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I'm building a user interface to be able to execute SQL statements on a SQL Server database, compatibility at SQL Server 2008 R2. I need to be able to determine whether each statement could possibly return a dataset, or if it just needs to be executed. In Delphi, the TADOQuery consists of either Open / Close for a dataset, or ExecSQL just to execute. I need to automatically determine which one to use based on the first word(s) of the SQL statement.

How can I determine which method I should call based on the first word(s) in the statement? I would need to know each possible word, and which method based on each word.

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Let's not downvote because we know the answer is "you can't". It's a legitimate question. –  siride Feb 18 '13 at 1:18
My guess is that SELECT returns rows, whereas other commands may return data. Otherwise, you will need to prepare the statement, and see from the result column definition if there is some data to retrieve. Let the DB engine parse the SQL for you! –  Arnaud Bouchez Feb 18 '13 at 6:40

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up vote 8 down vote accepted

That is not possible in the general sense. EXEC stored-procedure-name for example can eithers return a result set or not, depending on how the proc is written. There is no way to know if it's one or the other just from the syntax of the call.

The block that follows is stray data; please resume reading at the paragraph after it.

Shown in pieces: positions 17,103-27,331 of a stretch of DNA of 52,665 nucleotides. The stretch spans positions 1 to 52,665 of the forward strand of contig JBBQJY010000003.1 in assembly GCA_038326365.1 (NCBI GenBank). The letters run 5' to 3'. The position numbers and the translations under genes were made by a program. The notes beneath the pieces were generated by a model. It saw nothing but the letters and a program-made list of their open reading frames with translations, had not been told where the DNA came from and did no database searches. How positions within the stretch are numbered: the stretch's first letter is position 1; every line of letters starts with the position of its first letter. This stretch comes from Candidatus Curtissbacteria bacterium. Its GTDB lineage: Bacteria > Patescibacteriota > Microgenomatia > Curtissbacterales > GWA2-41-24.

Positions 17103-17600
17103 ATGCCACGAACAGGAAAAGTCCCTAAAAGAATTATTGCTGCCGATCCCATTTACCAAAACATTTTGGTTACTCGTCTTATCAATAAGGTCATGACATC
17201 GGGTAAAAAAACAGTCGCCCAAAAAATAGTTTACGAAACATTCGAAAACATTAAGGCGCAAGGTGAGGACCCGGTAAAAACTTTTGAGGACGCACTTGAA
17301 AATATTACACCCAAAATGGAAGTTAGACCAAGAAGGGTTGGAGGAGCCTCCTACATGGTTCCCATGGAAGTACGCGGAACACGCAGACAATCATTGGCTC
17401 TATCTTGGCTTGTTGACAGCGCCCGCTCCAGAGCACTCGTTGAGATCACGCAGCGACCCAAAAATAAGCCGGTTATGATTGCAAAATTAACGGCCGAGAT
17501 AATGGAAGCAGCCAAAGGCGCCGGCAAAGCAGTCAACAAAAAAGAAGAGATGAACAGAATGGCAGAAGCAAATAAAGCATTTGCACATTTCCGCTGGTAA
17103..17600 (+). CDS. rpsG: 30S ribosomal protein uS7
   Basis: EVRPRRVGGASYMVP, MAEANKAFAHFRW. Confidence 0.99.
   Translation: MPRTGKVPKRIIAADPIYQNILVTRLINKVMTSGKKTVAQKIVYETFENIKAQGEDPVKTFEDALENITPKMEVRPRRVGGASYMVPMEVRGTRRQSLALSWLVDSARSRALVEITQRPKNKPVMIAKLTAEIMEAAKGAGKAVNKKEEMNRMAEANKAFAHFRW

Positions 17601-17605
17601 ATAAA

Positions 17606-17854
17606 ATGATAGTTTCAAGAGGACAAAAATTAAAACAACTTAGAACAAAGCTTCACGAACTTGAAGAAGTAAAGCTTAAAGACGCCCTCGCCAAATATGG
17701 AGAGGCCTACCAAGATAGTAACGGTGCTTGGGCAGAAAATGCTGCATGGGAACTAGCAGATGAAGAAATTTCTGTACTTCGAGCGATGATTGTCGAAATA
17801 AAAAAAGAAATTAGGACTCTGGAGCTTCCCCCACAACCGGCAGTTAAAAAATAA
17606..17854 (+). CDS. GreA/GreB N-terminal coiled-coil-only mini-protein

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To add to that, even update/delete/insert may return rows if coupled with output. –  GSerg Feb 18 '13 at 1:15
And WITH can be a prefix to either a query or a DML statement. –  RBarryYoung Feb 18 '13 at 1:20
A stored procedure could return more than one result set. –  HABO Feb 18 '13 at 2:27
@Jerry, no, you can use NextRecordset method to work with multiple recordsets (resultsets, or as you call datasets). Anyway, I'm missing the reason for this question. You need to know if a certain query or a stored procedure returns something - moreover, you need to know what it returns, if something, because you will work with those data later on. Interesting topic on the other hand! [+1] –  TLama Feb 18 '13 at 3:22
@JerryDodge - SQL Server T-SQL doesn't "support" GO. GO is implemented as part of SSIS, iSQL etc. see T-SQL uses ; to determine end of statement. –  Gerry Coll Feb 18 '13 at 5:13

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